Care and attention to details of the ballet cannot compensate for slipshod plotting; both balletomanes and urban-fantasy...

DANCE OF SHADOWS

An overheated debut mixes high-stakes ballet education with the occult.

Fifteen-year-old Vanessa, though astonishingly gifted, didn’t apply to the ultraprestigious New York Ballet Academy because she wants a career in dance—she did it in the hope of finding her older sister, Margaret, who disappeared from the school after being cast as the Firebird as a freshman three years ago. Once at NYBA, she draws the attention of choreographer Josef and two senior boys, the obnoxious Justin and the lustrous-eyed Zeppelin (a name so hilariously unballetic it could only have been meant ironically—except it seems not to be). It will surprise no one except the catty senior girls that Vanessa is cast as the Firebird, just as her sister was before….Vanessa’s investigation proceeds in fits and starts; irritatingly, an early mystical warning she receives during a hazing incident is dropped. That she does not recall this while rehearsing the mysterious “Danse du Feu” in an underground studio whose charred walls are interrupted only by the white silhouettes of dancers, one of whom resembles Margaret and that sometimes seem to dance with her, will have readers grinding their teeth. A lengthy midsection devolves into a rushed and chaotic conclusion that turns out to be little more than a setup for a sequel.

Care and attention to details of the ballet cannot compensate for slipshod plotting; both balletomanes and urban-fantasy fans should look elsewhere . (Urban fantasy. 13-16)

Pub Date: Dec. 24, 2012

ISBN: 978-1-59990-940-0

Page Count: 304

Publisher: Bloomsbury

Review Posted Online: Oct. 24, 2012

Kirkus Reviews Issue: Nov. 15, 2012

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Bloody? Yes. Scary? No.

THERE'S SOMEONE INSIDE YOUR HOUSE

Someone is murdering high school students. Most freeze in fear, but a brave few try to stop the killings.

Senior Makani Young has been living in corn-obsessed Nebraska for just a little over a year. She has developed a crush and made some friends, but a dark secret keeps her from truly opening up to those around her. As the only half–African-American and half–Native Hawaiian student in her school, she already stands out, but as the killing spree continues, the press descends, and rumors fly, Makani is increasingly nervous that her past will be exposed. However, the charming and incredibly shy Ollie, a white boy with hot-pink hair, a lip ring, and wanderlust, provides an excellent distraction from the horror and fear. Graphic violence and bloody mayhem saturate this high-speed slasher story. And while Makani’s secret and the killer’s hidden identity might keep the pages turning, this is less a psychological thriller and more a study in gore. The intimacy and precision of the killer’s machinations hint at some grand psychological reveal, but lacking even basic jump-scares, this tale is high in yuck and low in fright. The tendency of the characters toward preachy inner monologues feels false.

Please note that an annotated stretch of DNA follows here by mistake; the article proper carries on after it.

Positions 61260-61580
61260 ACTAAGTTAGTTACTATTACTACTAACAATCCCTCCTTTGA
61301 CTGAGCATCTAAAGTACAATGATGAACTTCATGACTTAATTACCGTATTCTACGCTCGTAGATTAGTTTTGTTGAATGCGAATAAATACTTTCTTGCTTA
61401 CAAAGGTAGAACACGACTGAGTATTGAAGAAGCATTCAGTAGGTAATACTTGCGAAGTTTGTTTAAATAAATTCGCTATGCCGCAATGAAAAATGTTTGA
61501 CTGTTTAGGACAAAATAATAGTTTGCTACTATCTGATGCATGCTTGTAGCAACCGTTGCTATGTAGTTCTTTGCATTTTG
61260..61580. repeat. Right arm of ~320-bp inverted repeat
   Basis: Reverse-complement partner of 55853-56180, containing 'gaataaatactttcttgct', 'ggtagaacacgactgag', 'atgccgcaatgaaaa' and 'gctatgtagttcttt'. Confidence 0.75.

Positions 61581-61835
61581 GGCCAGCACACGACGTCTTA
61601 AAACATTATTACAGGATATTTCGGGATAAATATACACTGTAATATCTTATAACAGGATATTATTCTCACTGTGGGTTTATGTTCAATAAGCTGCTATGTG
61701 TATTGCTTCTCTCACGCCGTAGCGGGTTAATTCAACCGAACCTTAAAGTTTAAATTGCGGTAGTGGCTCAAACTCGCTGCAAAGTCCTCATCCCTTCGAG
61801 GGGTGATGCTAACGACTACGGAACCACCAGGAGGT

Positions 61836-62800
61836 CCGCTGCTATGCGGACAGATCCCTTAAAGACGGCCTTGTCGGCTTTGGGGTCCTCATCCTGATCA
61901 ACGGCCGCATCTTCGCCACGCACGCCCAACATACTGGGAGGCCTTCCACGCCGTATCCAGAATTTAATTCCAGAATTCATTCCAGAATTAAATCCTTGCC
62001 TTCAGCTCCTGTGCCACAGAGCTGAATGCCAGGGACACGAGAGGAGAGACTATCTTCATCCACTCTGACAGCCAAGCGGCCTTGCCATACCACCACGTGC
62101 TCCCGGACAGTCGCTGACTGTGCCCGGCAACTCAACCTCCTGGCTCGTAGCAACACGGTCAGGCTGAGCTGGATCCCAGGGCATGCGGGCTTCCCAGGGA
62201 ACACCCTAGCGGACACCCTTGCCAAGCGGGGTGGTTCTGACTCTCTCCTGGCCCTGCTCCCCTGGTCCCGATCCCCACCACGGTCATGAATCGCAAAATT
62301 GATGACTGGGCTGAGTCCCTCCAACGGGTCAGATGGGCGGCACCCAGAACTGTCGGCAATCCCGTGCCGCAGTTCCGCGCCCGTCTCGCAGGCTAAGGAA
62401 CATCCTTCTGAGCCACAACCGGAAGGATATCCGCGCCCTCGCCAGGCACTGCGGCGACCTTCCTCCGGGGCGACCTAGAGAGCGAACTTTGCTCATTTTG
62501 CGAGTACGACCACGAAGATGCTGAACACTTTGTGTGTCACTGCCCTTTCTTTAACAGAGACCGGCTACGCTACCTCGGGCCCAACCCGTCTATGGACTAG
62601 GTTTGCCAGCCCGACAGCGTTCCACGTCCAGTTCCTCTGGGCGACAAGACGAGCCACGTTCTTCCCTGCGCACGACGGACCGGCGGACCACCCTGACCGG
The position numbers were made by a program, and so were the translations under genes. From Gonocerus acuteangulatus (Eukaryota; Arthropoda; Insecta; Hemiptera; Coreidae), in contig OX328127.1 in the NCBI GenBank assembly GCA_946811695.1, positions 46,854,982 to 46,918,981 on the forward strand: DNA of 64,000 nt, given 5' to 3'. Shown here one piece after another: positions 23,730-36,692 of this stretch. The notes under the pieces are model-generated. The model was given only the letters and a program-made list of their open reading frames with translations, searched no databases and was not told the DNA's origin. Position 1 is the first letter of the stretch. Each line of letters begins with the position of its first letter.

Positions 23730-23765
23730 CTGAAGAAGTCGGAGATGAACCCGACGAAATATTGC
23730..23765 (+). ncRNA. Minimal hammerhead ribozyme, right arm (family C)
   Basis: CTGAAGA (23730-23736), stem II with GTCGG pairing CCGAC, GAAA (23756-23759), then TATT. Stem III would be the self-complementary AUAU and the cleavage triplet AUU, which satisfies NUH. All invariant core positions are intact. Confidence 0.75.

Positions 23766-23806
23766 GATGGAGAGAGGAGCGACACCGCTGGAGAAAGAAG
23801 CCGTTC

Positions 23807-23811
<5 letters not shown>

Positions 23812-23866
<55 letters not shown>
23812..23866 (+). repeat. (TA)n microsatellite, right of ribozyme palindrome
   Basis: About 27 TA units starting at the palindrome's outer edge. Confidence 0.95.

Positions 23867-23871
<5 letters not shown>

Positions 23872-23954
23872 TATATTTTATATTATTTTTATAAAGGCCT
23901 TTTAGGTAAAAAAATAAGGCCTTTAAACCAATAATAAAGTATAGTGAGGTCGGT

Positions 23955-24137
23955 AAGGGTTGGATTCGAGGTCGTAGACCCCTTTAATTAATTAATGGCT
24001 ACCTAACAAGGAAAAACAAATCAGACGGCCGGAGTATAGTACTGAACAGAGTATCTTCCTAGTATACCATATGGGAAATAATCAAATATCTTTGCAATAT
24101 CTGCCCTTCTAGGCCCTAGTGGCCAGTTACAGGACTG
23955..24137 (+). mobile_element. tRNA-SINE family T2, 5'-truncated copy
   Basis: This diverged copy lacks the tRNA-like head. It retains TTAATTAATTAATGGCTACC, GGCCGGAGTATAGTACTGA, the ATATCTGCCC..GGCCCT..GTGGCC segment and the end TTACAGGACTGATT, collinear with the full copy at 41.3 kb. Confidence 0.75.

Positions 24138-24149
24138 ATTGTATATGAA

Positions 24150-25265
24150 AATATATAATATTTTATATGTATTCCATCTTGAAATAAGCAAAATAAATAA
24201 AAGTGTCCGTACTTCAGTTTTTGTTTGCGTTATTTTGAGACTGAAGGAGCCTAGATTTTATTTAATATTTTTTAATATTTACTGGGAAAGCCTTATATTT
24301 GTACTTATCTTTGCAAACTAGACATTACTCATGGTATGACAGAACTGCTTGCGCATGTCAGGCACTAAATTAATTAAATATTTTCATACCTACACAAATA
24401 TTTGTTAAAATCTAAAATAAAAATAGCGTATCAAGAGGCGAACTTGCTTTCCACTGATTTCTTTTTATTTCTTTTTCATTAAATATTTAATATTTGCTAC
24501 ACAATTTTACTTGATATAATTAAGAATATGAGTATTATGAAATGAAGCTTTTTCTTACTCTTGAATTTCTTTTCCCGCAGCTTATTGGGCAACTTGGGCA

Bloody? Yes. Scary? No. (Horror. 14-16)

Pub Date: Sept. 26, 2017

ISBN: 978-0-525-42601-1

Page Count: 352

Publisher: Dutton

Review Posted Online: July 17, 2017

Kirkus Reviews Issue: Aug. 1, 2017

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The Phantom of the Opera served as inspiration, but this wouldn’t last on Broadway.

PHANTOM HEART

Stephanie and her family move into an old mansion rumored to have been put under a curse after a turn-of-the-20th-century rich boy meddled with an Egyptian mummy.

After her young sister complains about strange events, high school student Stephanie befriends Lucas, a geeky, good-looking boy, and meets the other members of SPOoKy, the Scientific Paranormal Organization of Kentucky: Charlotte, Wes, and Patrick. Stephanie learns the history of her new home from Lucas, who attracts her romantic attention, but the usually levelheaded girl is soon drawn to Erik, the handsome phantom who first comes to her in dreams. The story is told in chapters narrated by Stephanie, Lucas, and Zedok, whose identity is initially a source of confusion to Stephanie. Zedok appears wearing different masks, “personified slivers” of his soul, representing states of mind such as Wrath, Madness, and Valor. Meanwhile, until gifted singer Stephanie came along and he could write songs for her, Erik’s dreams were thwarted; he wanted to be a composer but his family expected him to become a doctor. In the gothic horror tradition, Erik’s full background and connection with Zedok are slowly revealed. Romantic dream sequences are lush and swoon-y, but the long, drawn-out battle to end the curse, aided by a celebrity clairvoyant, is tedious, and the constant introduction of Erik’s different personae is confusing. Most characters default to White; Patrick is Black.

The Phantom of the Opera served as inspiration, but this wouldn’t last on Broadway. (Horror. 13-16)

Pub Date: Aug. 17, 2021

ISBN: 978-0-593-11604-3

Page Count: 528

Publisher: Viking

Review Posted Online: May 27, 2021

Kirkus Reviews Issue: June 15, 2021

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